454
& 1 & 10,1^*\\
455
& 1 & 1,1^*\\
456
119 & 4 & 9,3^*\\
457
& 5 & 48^*,8\\
458
120 & 1 & ?,1,1^*\\
459
& 1 & ?,2,1\\
460
121 & 1 & ?\\
461
& 1 & ?\\
462
& 1 & ?\\
463
& 1 & ?\\
464
122 & 1 & 4^*,1^*\\
465
& 2 & 39^*,3\\
466
& 3 & 248,1^*\\
467
123 & 1 & 1^*,1^*\\
468
& 1 & 5,1\\
469
& 2 & 7,1^*\\
470
& 3 & 184^*,4\\
471
124 & 1 & ?,1^*\\
472
& 1 & ?,1\\
473
125 & 2 & ?\\
474
& 2 & ?\\
475
& 4 & ?\\
476
126 & 1 & 8^*,?,1^*\\
477
& 1 & 2,?,1\\
478
127 & 3 & 1^*\\
479
& 7 & 21\\
480
&&\\
481
&&\\
482
&&\\
483
\end{array}$$
484
\end{table}
485
486
487
488
\subsection{Some large component groups}
489
490
Let $\Omega_{A_f}$ be the real period of $A_f$, as defined by
491
Tate~\cite{tate:bsd} in his extension of the Birch and Swinnerton-Dyer
492
conjecture to dimension greater than one. The second author computed
493
$L(A_f,1)/\Omega_{A_f}$ for every newform~$f$ of level $N\leq 1500$.
494
The four ratios with the largest prime divisors in the numerator
495
are given in Table~\ref{table:lratios}.
496
The Birch and Swinnerton-Dyer conjecture predicts that the large
497
prime divisors of the numerators of these special values must divide
498
either the order of some $\Phi_{A_f,p}$ or of the Shafarevich-Tate
499
group of~$A_f$. In each instance this is the case.
500
501
\begin{table}
502
\label{table:lratios}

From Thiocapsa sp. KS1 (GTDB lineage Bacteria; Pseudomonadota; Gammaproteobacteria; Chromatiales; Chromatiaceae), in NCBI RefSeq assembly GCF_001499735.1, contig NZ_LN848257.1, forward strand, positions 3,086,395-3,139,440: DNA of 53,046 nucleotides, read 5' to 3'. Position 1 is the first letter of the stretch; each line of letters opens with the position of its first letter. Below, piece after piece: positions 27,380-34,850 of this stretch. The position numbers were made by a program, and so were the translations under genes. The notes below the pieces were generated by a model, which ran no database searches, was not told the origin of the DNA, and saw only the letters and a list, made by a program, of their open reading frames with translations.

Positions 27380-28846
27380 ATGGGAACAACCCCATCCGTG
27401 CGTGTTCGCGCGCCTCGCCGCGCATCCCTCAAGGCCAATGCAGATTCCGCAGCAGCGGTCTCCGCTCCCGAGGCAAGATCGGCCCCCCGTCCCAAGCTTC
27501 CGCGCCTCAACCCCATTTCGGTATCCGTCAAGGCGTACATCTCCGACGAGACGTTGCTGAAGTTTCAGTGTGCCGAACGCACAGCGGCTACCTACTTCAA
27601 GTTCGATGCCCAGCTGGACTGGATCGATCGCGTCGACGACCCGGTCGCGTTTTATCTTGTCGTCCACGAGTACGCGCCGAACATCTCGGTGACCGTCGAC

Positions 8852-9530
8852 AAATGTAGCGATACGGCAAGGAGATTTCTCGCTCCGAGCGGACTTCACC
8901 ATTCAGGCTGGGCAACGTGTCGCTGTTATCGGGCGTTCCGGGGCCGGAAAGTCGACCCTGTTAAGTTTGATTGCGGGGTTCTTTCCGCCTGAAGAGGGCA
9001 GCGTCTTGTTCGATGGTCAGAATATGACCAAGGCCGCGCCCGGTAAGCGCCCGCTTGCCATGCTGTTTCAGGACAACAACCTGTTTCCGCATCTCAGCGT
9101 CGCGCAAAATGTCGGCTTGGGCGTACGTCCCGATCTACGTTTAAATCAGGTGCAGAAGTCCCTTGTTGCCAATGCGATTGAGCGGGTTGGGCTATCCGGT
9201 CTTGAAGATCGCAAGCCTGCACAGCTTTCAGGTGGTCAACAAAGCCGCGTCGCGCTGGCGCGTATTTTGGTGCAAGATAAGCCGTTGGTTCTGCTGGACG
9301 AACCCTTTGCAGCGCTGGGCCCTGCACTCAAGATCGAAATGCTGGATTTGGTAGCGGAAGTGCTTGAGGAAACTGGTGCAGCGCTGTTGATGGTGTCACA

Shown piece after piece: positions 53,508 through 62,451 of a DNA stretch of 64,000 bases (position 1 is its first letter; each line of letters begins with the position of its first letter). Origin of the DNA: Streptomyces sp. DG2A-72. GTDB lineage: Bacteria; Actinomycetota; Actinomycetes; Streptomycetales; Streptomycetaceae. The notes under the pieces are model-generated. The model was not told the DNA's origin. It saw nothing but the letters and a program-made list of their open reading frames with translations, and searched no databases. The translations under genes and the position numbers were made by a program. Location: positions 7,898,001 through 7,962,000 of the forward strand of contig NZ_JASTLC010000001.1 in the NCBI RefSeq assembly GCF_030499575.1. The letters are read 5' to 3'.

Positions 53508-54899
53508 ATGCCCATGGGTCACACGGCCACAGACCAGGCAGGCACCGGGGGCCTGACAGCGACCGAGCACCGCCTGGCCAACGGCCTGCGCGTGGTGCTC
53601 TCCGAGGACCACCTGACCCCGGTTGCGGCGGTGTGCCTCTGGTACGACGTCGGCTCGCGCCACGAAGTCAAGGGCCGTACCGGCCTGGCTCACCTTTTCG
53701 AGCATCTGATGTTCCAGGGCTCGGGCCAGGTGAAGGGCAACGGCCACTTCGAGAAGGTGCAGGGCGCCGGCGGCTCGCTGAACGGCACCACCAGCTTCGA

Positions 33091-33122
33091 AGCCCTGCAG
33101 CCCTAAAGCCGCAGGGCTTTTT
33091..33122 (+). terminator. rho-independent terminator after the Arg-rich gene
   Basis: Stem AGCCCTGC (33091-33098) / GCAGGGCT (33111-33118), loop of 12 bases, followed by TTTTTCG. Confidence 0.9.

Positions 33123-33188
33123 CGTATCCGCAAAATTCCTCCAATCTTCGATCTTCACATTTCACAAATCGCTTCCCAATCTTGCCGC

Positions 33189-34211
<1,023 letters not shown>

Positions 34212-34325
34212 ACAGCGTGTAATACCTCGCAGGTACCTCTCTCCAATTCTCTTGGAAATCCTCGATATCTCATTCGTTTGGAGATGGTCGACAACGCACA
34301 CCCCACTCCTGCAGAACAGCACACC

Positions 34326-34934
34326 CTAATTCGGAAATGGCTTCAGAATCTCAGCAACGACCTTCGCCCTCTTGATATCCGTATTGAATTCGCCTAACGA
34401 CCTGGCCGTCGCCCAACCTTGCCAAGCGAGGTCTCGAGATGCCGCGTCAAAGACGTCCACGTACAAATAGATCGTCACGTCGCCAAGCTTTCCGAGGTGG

503
\begin{center}
504
\caption{Large $L(A_f,1)/\Omega_{A_f}$}
505
\end{center}
506
$$\begin{array}{ccll}
507
\qquad N \qquad\quad &
508
\quad \dim \quad &
509
\quad\quad L(A_f,1)/\Omega_{A_f} \qquad\qquad &
510
\qquad \#\Phi_{A_f,p} \\
511
1154=2\tdot 577 & 20 & 2^?\tdot85495047371/17^2
512
& 2^?\tdot 17^2 \tdot 85495047371, 2^? \\
513
1238=2\tdot 619 & 19 & 2^?\tdot 7553329019/5\tdot 31
514
& 2^?\tdot 5\tdot31\tdot7553329019 , 2^?\\
515
1322=2\tdot 661 & 21 & 2^?\tdot 57851840099/331
516
& 2^?\tdot 331 \tdot 57851840099, 2^?\\
517
1382=2\tdot 691 & 20 & 2^?\tdot 37 \tdot 1864449649 /173
518
& 2^?\tdot 37\tdot173\tdot 1864449649, 2^?\\
519
1478=2\tdot 739 & 20 &
520
2^?\tdot 7\tdot 29\tdot 1183045463 / 5\tdot 37
521
& 2^?\tdot5\tdot 7\tdot29\tdot37\tdot1183045463, 2^?\\
522
\end{array}$$
523
\end{table}
524
525
\section{Further directions}
526
527
Further considerations are needed to compute the {\em group}
528
structure of $\Phi_{A_f,p}$.
529
Once the group structure is determined, however, since the
530
action of Frobenius is known, the structure as a group scheme
531
is immediate.
532
533
An equivalence with quaternion divisor groups is not known to
534
hold for the character group at~$p$ when $p^2$ divides~$N$.
535
Thus our methods say nothing about the component group at primes
536
whose {\em square} divides the level. The free abelian group
537
on classes of nonmaximal
538
orders of index~$p$ at a ramified prime give a well-defined
539
divisor group. Do the resulting Hecke modules determine the
540
component groups for quotients of level $p^2M$?
541
542
Is it possible to define quantities as in Theorem~\ref{thm:main}
543
even when the weight of~$f$ is {\em greater than~$2$}?
544
If so, how are the resulting quantities related to the Bloch-Kato
545
Tamagawa numbers (see~\cite{bloch-kato}) of the higher weight motive
546
attached to~$f$?
547
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\providecommand{\bysame}{\leavevmode\hbox to3em{\hrulefill}\thinspace}